Many fire equipment dealerships have started when the owner, usually a gung-ho firefighter, began a part-time business selling and servicing fire extinguishers.
Other start-ups could have been when energetic firefighters with an enthusiasm for fire apparatus were enticed by a vendor that recently delivered a new rig to their department: “Hey, would you be interested in selling these part-time?” Often, they later would start their own businesses. Then there are the family businesses that have been passed down from generation to generation.
None are the case with Kendal Kohler, the current owner and president of AAA Firepro, Inc. of New Mexico. Kohler was a commercial lender. He was a banker who wanted a change from the regulatory environment of banking: “I always wanted to be self-employed and always felt that the customers I was lending money to as a commercial banker had made a better career decision than me. So, I bought the business from a former banking customer.”
Kohler and his wife Kelsey purchased AAA Firepro in 2012. Like many others, the business originally started as a local extinguisher company. Since its inception in 1968, it has had several owners over the years. Koehler said they were individuals or small family-owned corporations that either sold out to retire or to relocate to other areas.
1 AAA Firepro is located in this 8,500-square-foot facility on Sheeps Boulevard in Clovis, New Mexico. (Photos courtesy of AAA FirePro.)
2 This SVI Trucks custom-built rescue on a Spartan cab and chassis was delivered to the Eldorado Fire Department in Santa Fe County, New Mexico.
3 The Santa FE (NM) Fire Department took delivery of an SVI Trucks Type 3 wildland engine on a four-door commercial chassis.
4 AAA Firepro delivered this Unruh brush truck to the Pleasant Hill (NM) Fire Department.
AAA Firepro is located in an 8,500-square-foot facility on Sheeps Boulevard in Clovis, New Mexico (photo 1). Fire extinguisher sales and service are still a major portion of the business, with 2,000 square feet of the building dedicated to extinguishers and a hydrostatic test shop. The balance is devoted to an apparatus service bay, office space, and warehousing for product.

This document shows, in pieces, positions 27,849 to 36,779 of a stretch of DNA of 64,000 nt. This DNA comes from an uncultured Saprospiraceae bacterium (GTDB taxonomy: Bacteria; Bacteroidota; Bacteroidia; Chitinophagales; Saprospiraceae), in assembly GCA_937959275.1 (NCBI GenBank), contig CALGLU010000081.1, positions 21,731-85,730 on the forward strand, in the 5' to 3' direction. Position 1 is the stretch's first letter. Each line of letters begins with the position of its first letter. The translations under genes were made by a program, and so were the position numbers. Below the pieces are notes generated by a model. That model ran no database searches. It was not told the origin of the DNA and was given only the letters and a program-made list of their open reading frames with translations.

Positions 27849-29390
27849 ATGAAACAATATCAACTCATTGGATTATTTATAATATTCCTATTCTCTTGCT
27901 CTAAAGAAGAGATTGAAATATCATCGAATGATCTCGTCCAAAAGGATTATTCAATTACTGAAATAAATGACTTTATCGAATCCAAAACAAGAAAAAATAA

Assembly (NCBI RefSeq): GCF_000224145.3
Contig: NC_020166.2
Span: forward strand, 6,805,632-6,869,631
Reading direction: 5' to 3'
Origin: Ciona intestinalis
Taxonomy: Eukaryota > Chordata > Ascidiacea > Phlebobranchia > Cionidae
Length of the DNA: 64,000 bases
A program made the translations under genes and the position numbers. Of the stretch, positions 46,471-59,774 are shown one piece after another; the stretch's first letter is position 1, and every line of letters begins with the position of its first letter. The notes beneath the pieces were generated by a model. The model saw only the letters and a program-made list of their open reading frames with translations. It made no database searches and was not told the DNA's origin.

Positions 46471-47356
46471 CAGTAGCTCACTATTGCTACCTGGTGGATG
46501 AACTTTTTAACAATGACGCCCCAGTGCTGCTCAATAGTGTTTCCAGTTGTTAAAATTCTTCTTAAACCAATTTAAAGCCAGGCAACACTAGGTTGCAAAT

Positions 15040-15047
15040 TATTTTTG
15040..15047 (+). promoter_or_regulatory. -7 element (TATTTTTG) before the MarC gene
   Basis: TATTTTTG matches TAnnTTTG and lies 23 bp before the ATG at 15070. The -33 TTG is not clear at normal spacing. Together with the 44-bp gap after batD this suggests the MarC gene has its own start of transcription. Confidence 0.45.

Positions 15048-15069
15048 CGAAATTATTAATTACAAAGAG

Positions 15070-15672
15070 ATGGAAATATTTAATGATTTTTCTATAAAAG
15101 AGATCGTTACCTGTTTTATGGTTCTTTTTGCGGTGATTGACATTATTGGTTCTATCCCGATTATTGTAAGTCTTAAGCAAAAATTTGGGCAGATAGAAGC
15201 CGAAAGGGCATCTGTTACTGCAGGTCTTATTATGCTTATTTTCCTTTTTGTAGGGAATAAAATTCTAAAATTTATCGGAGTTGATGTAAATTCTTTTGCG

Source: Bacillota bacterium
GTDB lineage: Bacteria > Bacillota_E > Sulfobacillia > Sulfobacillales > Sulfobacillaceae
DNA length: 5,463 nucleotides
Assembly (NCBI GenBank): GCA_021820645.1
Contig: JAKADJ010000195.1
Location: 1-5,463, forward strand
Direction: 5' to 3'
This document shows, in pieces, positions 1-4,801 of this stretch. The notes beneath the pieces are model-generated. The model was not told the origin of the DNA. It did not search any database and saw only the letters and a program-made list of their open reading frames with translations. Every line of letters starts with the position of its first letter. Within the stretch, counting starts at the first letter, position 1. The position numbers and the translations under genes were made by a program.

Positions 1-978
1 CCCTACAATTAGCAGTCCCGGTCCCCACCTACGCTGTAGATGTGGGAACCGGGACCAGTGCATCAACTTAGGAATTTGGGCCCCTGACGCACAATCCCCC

Fire Service Affiliations
Firepro’s Web site says the company is staffed by both career and volunteer firefighters. Kohler says extinguisher technicians Eddie Guajardo and Stephen Logan each have 19 years of service as career firefighters. Two apparatus and equipment salesmen are Kenny Jacobs, a 20-year veteran of the volunteer fire service, and Glen Williams, a retired career firefighter with 25 years of service.
Interestingly, when Kohler purchased the business, he was not a firefighter. He lived in Clovis, which is serviced by a career department. In 2016, he moved west to the much smaller community of Fort Sumner, where he joined its volunteer fire department.
Although New Mexico is the fifth largest state in the Union, it is the sixth least densely populated, with only two cities with a population of more than 100,000. Las Cruces has around 100,000 people and Albuquerque has around 560,000. Los Cruces is 300 miles from Clovis and Albuquerque is around 200 miles away. Only three interstate highways run through New Mexico. Clovis is about 10 miles from the Texas border.
Kohler said about 85% of his customer base is volunteer, which closely mirrors his estimate of his primary territory being 70% rural and 30% in small towns that might have a small career or combination department.
6 Rigs with top-mount operator panels are common in AAA Firepro’s sales territory. This Smeal pumper on a four-door chassis was delivered to the Logan (NM) Fire Department. A unique feature in the territory is the crosslays located behind the cab at the front of the walkway.
7 Typical of quint deliveries by AAA Firepro are rear-mount Smeal apparatus on Spartan chassis. This is one of two that have been in service in the Los Alamos (NM) Fire Department.
8 This Smeal 100-foot mid-mount aerial platform mounted on a Spartan cab and chassis is on order for the Hobbs (NM) Fire Department.
AAA Firepro began selling apparatus in 1992 when it picked up Smeal Fire Apparatus for the state of New Mexico. In 2002, it became a dealer for SVI Trucks. When Spartan acquired Smeal around 2016, all the Spartan brands became available to the company. Unruh Fire was added in late 2018.
The company sells about a half dozen rigs per year, with pumpers, tankers, and wildland-type apparatus being the most popular. Rescue truck orders have increased in the past several years. The company does not sell ambulances. Koehler: “All the apparatus we sell are NFPA 1901 or NFPA 1906 compliant.”
He mentions Firepro is not a service-driven apparatus dealer. Because of the rural nature of the territory, most service work is mobile based—done in the individual fire stations. Service work is subcontracted to qualified local providers. He elaborates: “Service seems to be a tough nut to crack here in New Mexico. I had a part-time guy for a while, and we did some of our own service, but it was hard to keep him busy enough to justify the expense. In addition, trying to find qualified help in that area is almost impossible.”
AAA Firepro markets the usual mix of small equipment including, among others, Task Force Tips, Innotex, Firequip, Elkhart Brass, Red Head Brass, Duo-Safety Corp., Code 3, Performance Advantage Corp., Super Vac, Fol-Da-Tank, and Ziamatic Corp. The major item stocked is Amerex Group.